“It’s tough to find folks to work at Dairy Queen. It’s tough to find lifeguards. So finding the resources in that regard is a challenge,” said MISD employee Annette Mendoza. 

Johnston said they intend to budget for a full-time aquatics director to oversee the facility, and there’s a possibility that the city could hire a company to run the pool on their behalf. She emphasized that the project is in its very preliminary stages. 

Another local, Malinda Beeman, echoed sentiments to hire year-round personnel and create real jobs utilizing tourism dollars.

“Make the tourists pay for this pool. We deserve something. This town has become really catering to the tourists,” said Beeman. “Let tourism start paying back the town, for the amount of work and what we put into this town.” 

The structure of the pool’s admission rates also came up in the meeting — tourists could pay a day rate to use the pool, with locals possibly purchasing annual passes. Fees for pool parties could be a revenue generator for the city, some suggested. Mendoza emphasized the need for one free pass or a free day for kids to get them excited about meeting at the pool over the summer.

In the meantime, the majority of those present pushed to see the pool open for residents as its future is decided. Many mentioned enjoying views of the train while swimming and felt the overall location of the pool was solid. Trey Gerfers, Parks and Recreation Board President, mentioned the pool’s views might be opened up a bit to include the mountains to the east and west.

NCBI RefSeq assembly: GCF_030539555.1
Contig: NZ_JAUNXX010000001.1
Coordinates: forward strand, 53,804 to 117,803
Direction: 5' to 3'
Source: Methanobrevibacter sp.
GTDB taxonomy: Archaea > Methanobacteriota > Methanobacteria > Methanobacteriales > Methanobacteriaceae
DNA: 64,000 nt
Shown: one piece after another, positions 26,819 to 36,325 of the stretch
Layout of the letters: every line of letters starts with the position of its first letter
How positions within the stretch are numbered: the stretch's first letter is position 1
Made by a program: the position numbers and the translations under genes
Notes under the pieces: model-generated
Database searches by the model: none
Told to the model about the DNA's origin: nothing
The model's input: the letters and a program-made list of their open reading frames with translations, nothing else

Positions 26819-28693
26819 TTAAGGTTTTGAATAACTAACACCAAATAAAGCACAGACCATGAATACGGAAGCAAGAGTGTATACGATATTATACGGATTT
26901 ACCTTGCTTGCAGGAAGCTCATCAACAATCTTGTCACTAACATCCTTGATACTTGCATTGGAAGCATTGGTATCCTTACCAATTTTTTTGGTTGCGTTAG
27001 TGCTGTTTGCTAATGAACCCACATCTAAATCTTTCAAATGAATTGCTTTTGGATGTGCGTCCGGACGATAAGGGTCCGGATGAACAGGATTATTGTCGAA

“I don’t think anyone disagrees that the pool is awesome where it is,” said Gerfers “I think it just could be so much more. I mean, why does the parking lot have the best view?” 

He said the Parks and Recreation Board will work to keep the pool open for Marfa residents while dreaming big for the future of the site. 

“We’re committed to trying to figure out how to keep the pool open, but also how to give us something that’s good, you know, make that investment,” said Gerfers. “So we’ll have a pool for another generation or two that’s a real focal point for the town, a real meeting place.” 

Others agreed a new and improved town pool would be a symbolic gesture from the city, showing it cares about its residents, not just its out-of-town visitors. Deines of Counsilman-Hunsaker will present their findings to the city council at a public meeting on the last Thursday in April.